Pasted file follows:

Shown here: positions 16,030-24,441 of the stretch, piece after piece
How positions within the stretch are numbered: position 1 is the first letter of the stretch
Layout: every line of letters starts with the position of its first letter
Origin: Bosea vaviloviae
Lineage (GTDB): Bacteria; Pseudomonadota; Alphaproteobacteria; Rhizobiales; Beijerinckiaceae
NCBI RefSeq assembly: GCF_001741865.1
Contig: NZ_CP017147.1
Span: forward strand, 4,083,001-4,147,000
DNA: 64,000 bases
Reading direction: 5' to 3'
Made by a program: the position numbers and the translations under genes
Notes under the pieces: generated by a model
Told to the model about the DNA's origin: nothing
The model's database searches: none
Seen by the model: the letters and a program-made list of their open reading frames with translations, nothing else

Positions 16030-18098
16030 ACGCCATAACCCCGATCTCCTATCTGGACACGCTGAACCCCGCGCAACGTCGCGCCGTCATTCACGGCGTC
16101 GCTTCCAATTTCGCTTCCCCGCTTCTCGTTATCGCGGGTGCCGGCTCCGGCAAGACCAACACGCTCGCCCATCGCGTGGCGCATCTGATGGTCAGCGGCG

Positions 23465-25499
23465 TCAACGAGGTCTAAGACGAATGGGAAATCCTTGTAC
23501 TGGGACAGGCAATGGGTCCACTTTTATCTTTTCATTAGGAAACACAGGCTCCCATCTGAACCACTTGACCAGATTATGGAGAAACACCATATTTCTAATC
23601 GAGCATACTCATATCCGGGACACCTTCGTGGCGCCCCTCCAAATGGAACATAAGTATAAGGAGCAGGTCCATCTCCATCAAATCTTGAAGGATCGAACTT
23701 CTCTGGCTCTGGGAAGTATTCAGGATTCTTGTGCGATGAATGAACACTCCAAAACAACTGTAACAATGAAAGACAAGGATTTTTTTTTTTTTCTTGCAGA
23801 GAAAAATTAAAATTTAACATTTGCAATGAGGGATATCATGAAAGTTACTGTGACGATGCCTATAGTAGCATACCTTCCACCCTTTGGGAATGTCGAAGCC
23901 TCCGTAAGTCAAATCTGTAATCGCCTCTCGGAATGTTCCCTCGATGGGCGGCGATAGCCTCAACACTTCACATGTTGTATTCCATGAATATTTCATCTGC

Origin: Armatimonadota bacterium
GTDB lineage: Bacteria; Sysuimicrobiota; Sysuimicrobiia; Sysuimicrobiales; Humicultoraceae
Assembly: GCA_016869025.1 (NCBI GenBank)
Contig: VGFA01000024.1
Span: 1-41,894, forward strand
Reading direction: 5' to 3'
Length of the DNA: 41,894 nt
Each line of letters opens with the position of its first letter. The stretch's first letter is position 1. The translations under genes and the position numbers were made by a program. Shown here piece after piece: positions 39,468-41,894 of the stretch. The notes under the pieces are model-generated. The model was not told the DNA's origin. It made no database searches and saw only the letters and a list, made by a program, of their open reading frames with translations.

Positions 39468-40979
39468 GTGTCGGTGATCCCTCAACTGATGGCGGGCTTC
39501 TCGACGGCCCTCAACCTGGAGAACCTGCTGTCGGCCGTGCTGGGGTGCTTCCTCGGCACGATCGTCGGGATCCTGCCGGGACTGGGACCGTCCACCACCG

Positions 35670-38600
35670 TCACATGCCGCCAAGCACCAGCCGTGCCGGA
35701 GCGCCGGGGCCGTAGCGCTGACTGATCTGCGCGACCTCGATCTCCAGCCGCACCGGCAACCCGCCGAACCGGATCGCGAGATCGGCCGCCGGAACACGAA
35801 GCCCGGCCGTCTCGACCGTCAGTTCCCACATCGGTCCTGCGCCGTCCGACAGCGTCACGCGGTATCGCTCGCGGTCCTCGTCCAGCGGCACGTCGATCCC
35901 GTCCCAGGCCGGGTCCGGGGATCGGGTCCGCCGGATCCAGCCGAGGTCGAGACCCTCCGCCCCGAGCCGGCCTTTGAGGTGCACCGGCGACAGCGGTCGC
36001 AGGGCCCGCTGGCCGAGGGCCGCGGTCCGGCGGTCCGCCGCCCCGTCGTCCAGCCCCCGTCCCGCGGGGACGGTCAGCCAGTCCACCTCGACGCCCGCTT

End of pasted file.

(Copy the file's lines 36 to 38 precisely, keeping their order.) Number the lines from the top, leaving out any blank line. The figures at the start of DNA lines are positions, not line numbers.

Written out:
39501 TCGACGGCCCTCAACCTGGAGAACCTGCTGTCGGCCGTGCTGGGGTGCTTCCTCGGCACGATCGTCGGGATCCTGCCGGGACTGGGACCGTCCACCACCG

Positions 35670-38600
35670 TCACATGCCGCCAAGCACCAGCCGTGCCGGA